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Hör, o Vater - Prayer in songs of the romantic era.
Josef RHEINBERGER (1839 – 1901)

Praeludium op. 156:1 from Zwölf charakteristische Tonstücke
Sechs religiöse Gesänge op. 157: (Sehet, weiche Liebe; Ich bin des Herrn!; Wenn Alle untrue warden; Vater unser; Nachtgebet; Ave Maria)
Introduction und Fuge from Orgelsonate Nr. 12 op. 154
Antonín DVOŘÁK (1841 – 1904)

Biblische Lieder op. 99: (Gott ist mein Hirte (No. 4); Hör, o Vater (No. 6); Singet ein neues Lied (No. 10))
Josef RHEINBERGER

Abendfriede op. 156:10 from Zwölf charakteristische Tonstücke
Pater noster qui es in coelis (gregorian chant)
Peter CORNELIUS (1824 – 1874)

Vater unser – Neun geistliche Lieder op. 2: (Vater unser, der du bist im Himmel; Geheiliget werde dein Name; Zu uns komme dein Reich; Die Wille geschehe; Unser täglich Brot gib uns heute; Vergib uns unsre Schuld; Also auch wir vergeben unsem Schuldigern; Führe uns nicht in Versuchung; Erlöse uns vom Übel)
Markus Lemke (bass-baritone), Thomas Berning (organ)
Recorded in May 2004 in St Gallus Church, Ladenburg, Germany
CHRISTOPHORUS CHE 0117-2 [69:48]

 

Here is some really unusual music from the 19th century alongside some well-known pieces. Dvořák’s Biblical Songs op. 99 can be heard quite often, normally with piano accompaniment; there is also an orchestral version. Who made the organ accompaniments used here is not made clear in the booklet, but they do underline that the songs “belong in the church”. Dvořák, ever the great melodist, was really inspired when he wrote them during roughly the same period that also produced the “New World” symphony, the F major string quartet and the cello concerto. It is a pity that there was room only for three of them.

On the other hand I suppose that the main concern here was the other two composers, who both belong among the ranks of half-forgotten 19th century masters. Rheinberger’s organ music is of course heard now and then and Naxos are in the process of recording it with Wolfgang Rübsam; they have so far (April 2005) reached volume 5. The Six religious songs op. 157, written in 1888, are actually premiere recordings. The music is attractive without being especially memorable. My first impression was a certain dullness but a second hearing was much more positive. The Ave Maria could very well find a place in the standard repertoire.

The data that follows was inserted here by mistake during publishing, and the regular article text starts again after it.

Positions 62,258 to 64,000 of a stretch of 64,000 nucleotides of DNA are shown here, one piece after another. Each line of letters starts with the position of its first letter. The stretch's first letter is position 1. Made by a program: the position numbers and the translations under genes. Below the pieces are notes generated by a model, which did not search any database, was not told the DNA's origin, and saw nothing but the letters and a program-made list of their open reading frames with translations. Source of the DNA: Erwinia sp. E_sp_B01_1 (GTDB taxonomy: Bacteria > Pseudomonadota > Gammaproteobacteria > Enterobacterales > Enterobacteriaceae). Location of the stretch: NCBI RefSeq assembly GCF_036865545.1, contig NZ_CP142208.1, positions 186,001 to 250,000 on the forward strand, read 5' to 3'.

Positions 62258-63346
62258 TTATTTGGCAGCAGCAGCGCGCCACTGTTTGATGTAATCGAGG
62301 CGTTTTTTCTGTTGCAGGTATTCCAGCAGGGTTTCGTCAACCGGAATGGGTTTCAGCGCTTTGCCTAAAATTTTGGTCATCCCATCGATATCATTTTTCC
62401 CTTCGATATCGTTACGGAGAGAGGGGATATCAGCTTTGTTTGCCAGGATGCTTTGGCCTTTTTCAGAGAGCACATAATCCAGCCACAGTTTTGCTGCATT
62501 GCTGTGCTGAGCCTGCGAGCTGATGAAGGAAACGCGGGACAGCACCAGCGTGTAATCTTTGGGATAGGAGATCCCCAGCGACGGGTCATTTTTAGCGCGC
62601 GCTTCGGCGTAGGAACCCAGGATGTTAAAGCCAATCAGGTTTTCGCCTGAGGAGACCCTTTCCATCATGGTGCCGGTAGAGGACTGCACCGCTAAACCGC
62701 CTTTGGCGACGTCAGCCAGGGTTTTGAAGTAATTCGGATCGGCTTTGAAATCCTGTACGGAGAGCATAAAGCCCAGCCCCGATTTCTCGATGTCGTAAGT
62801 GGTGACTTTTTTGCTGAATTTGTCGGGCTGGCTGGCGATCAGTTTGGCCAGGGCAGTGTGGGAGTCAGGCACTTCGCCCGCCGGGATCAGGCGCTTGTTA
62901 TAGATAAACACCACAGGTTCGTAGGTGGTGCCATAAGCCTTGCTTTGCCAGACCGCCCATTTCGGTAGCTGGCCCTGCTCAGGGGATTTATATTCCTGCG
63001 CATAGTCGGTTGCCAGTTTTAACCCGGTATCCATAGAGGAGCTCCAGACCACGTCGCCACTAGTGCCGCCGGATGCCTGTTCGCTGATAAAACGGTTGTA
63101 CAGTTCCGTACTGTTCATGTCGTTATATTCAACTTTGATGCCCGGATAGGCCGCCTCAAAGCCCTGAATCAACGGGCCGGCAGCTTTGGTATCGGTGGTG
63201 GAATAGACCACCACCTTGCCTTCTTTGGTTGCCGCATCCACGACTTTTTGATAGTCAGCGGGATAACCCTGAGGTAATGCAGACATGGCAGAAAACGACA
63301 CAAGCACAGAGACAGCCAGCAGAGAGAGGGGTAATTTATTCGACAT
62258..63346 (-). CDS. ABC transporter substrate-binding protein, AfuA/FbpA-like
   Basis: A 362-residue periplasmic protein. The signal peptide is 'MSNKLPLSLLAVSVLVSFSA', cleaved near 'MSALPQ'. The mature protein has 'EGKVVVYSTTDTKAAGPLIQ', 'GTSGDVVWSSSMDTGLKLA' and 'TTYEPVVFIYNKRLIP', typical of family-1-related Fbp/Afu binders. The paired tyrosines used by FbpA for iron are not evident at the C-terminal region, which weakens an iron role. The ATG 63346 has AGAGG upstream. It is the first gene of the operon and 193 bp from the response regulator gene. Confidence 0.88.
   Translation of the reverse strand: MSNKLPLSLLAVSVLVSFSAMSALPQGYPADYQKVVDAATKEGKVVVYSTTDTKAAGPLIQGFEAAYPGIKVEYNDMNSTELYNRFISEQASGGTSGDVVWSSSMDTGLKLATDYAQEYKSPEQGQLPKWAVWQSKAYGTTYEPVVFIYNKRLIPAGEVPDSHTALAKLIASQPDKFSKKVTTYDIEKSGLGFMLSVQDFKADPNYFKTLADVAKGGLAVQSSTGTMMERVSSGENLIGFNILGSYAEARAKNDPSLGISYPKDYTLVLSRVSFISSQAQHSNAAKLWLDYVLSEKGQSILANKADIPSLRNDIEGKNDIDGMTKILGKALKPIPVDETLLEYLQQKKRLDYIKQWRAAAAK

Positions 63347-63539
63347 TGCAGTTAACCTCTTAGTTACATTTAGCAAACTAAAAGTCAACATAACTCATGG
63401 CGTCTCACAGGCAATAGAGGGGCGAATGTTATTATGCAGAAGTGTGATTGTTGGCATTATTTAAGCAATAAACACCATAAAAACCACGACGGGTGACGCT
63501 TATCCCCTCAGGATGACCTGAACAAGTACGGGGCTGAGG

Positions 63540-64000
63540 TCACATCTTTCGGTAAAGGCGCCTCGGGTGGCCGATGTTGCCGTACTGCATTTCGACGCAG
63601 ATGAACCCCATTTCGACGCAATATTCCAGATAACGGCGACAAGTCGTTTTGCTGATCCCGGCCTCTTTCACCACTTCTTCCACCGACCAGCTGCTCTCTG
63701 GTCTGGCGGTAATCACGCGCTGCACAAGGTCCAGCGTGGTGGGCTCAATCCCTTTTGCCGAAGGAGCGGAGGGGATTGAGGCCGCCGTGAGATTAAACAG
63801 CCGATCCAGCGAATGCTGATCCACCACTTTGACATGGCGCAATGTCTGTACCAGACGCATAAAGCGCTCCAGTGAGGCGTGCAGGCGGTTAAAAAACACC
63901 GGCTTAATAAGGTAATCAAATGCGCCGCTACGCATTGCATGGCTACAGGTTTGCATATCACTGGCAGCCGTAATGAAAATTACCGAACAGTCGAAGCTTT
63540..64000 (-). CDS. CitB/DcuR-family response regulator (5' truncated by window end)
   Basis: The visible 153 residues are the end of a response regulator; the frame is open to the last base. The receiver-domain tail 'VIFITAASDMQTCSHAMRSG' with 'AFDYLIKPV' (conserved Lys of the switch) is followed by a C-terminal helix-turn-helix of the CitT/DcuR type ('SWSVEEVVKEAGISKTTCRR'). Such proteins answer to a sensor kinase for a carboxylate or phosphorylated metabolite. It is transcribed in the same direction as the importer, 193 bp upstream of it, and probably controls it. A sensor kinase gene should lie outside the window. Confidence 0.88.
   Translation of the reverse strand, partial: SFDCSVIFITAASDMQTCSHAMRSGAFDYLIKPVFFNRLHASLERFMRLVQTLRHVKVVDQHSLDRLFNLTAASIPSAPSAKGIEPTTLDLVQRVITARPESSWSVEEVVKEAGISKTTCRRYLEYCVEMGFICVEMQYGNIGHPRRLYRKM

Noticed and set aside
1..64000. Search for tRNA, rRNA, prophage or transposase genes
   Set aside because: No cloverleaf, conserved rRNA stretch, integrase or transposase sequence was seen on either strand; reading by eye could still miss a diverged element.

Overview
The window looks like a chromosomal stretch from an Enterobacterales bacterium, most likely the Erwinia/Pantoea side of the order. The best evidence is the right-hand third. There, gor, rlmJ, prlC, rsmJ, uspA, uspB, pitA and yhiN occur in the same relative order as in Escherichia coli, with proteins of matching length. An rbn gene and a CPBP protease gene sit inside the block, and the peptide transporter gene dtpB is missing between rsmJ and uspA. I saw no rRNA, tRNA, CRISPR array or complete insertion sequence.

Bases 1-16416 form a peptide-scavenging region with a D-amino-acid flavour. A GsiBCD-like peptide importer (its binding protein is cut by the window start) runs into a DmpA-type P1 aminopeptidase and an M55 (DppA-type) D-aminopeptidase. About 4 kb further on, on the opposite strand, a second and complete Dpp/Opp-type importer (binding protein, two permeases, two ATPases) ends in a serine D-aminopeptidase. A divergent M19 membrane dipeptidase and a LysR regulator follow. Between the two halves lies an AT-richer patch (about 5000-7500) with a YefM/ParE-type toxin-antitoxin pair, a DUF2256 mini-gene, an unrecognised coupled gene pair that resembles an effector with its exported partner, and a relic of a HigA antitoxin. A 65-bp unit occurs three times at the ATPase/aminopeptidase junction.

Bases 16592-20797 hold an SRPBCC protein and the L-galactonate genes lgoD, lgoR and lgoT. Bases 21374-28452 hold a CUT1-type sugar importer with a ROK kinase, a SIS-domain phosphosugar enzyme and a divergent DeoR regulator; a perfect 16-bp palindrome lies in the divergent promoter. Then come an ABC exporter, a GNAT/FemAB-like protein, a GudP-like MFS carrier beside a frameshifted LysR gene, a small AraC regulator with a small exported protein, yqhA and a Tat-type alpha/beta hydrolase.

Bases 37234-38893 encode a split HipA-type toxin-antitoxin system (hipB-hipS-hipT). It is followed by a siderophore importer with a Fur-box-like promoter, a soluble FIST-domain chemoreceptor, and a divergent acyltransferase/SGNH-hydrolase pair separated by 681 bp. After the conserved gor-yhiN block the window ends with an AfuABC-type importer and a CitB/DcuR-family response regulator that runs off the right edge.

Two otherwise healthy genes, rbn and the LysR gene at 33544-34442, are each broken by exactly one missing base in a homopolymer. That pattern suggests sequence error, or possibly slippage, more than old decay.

It was also a good idea to intersperse the songs with some organ pieces from the same period. The Introduction and Fugue was a nice acquaintance, played here with real verve by Thomas Berning.

Peter Cornelius’s name has more or less faded away from the general music lover’s consciousness, although he was an important figure in his day. His comic opera, or Singspiel, "The Barber of Bagdad" was once frequently played and may still get an outing in Germany once in a while. There exist a couple of complete recordings, one from the 1950s with Leinsdorf conducting and a starry cast including Elisabeth Schwarzkopf, Nicolai Gedda and Herrman Prey. Still performed are his Christmas Songs op 8, of which I have a lovely recording with Elly Ameling. These Nine sacred songs, forming a cycle entitled Vater unser, i.e. Our Father, are also "firsts". Compositionally they are interesting in that Cornelius uses the Gregorian Pater noster as the basic thematic material for the whole prayer. Here it is preceded with the Gregorian original sung unaccompanied. It is all interesting but to my mind not on a par with the aforementioned Christmas songs.

When it comes to the performances I do have several serious reservations. First of all the recording balance emphasizes the organ at the sacrifice of the singer. The recording was made in a church with long resonance and the singer is placed so that he sounds immersed in the organ sound, fighting a losing battle against the instrument. Markus Lemke, a name new to me, has a not inconsiderable bass-baritone voice, surprisingly tenoral at the top. He makes attempts to sing softly but is then mercilessly swamped by the organ. His basically beautiful voice is also used less than discriminatingly, producing sometimes raw fortes. There is also a tendency to lose pitch on sustained notes. As a matter of fact when I first played the disc through my ordinary loudspeakers I could hardly detect Lemke’s voice. It took some time before I understood that someone was singing behind the organ. Listening through headphones the voice came closer and I could appreciate the singing more but I also noticed the defects more clearly. Even then, though, the singer was all too often over-powered by the organ.

The organ is well reproduced on its own and the Introduction and Fugue is, as I have already mentioned, impressive. The booklet has a short essay in two languages (German and English) about the music, a few lines about the artists, a list of the organ stops and the sung texts in the original German (and in two cases Latin).

The disc as a whole gives some valuable additions to the sacred repertoire but, considering my reservations, it should be approached with caution. Try to listen before purchase. Your ears may be sharper than mine.

Göran Forsling


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